Squeezed inside the reasonable Technic approximation of the DS19’s remarkable shape is a fully functioning pneumatic suspension system, allowing Anto’s model to raise and lower itself as per the real car, plus of course, it can suspend the car from bumps in the usual way that suspension does.
In addition there’s also working steering which, like the real DS19, is linked to the swivelling headlights, opening doors, hood and trunk-lid, and even a basic interior. How Anto has fitted all that inside we don’t know but you can try to figure it out for yourself via the Eurobricks discussion forum.
Click the link above to jump to the full gallery of images, build details, and a video of Anto’s Technic Citroen DS in action.
DS; Citroen’s attempt to emulate the Volkswagen Group by building a car that’s identical to their ‘volume’ products, save for the badge and headlights, and charging 50% more for it. Yes Audi, we’re looking at you.
Still, Volkswagen have made it work, thanks to mankind’s preference for marketing over facts, and PSA – owners of Citroen and Peugeot – would love a slice of the premium profit margin pie for themselves.
The DS range is PSA’s answer, and it’s safe to say that so far it hasn’t been a success. It’s almost as though people don’t want to spend half-as-much again for a thoroughly average car with fancy headlights and a clever marketing campaign…
From 1955 to’75 though, ‘DS’ meant something a whole lot more. Very probably the most advanced car ever made, Citroen’s DS 19, 21 and 23 models sold almost 1.5 million units between them.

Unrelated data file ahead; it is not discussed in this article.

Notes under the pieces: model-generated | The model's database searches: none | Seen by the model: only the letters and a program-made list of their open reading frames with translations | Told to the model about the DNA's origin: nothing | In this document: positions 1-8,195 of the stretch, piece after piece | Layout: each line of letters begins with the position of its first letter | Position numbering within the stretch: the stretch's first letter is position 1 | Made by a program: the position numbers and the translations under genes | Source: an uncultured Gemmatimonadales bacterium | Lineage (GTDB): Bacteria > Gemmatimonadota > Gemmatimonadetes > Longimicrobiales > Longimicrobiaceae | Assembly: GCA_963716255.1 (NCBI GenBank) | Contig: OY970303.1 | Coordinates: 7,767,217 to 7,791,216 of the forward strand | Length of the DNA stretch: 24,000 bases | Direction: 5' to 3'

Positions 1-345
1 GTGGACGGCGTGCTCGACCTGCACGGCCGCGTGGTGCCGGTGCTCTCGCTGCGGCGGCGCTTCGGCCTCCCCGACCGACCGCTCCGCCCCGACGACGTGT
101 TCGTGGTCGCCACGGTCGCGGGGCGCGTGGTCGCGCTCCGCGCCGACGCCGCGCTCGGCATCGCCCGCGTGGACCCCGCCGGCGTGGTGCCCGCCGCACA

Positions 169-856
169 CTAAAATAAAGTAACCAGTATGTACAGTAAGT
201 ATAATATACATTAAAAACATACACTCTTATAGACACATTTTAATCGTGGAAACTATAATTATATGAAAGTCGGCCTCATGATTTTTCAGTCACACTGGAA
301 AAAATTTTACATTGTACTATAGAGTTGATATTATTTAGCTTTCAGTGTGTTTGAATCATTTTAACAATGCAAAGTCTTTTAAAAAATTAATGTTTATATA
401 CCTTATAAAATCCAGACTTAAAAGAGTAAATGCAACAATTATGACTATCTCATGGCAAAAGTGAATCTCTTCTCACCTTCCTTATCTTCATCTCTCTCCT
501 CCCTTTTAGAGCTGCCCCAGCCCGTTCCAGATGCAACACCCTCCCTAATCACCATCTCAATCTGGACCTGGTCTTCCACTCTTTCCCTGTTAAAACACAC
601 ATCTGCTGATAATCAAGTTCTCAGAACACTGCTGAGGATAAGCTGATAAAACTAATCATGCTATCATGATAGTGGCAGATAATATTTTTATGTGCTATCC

The original DS featured innovative front-wheel-drive (a rarity even by the ’70s), hydro-pneumatic self-levelling independent suspension, headlights that swivelled into corners, power steering, a semi-automatic clutchless transmission, and it was the first production car ever fitted with disc brakes. Quite a car then, and a world away from a Citroen C4 with ‘DS’ written on the back and and larger price stuck in the windshield.
This glorious machine is a 1967 DS 19, and it’s been beautifully recreated in Lego form by Jonathan Elliott of Flickr and MOCpages. His wonderful Model Team style replica features working steering, squishy suspension, opening doors and hood, and a lovely authentically detailed interior.
There’s a lot more to see of the DS 19 at Jonathan’s photostream and MOCpage – click the links above to make the jump.
We’re not sure why this classic Citroen DS and Mercedes-Benz truck have been pictured together, but they’re both lovely and thus can appear here. Peter Schmid is the builder making his TLCB debut and you can see more of the two Town vehicles above as well as his other builds by clicking here.
The LEGO Group is bringing Bionicle back for 2015! And here at The Lego Car Blog we could not be less enthusiastic about this fact. It’s safe to say we care as much about Bionicle MOCs as we do about Kim Kardashian’s Twitter feed. In other words, not at all. So here’s a classic Citroen instead!
Built by Flickr’s Massimo B it’s a late 1950s’ DS, complete with opening doors, bench seats and the famous single spoke steering wheel. You can see more of the French classic via the link above, where there is definitely no Bionicle.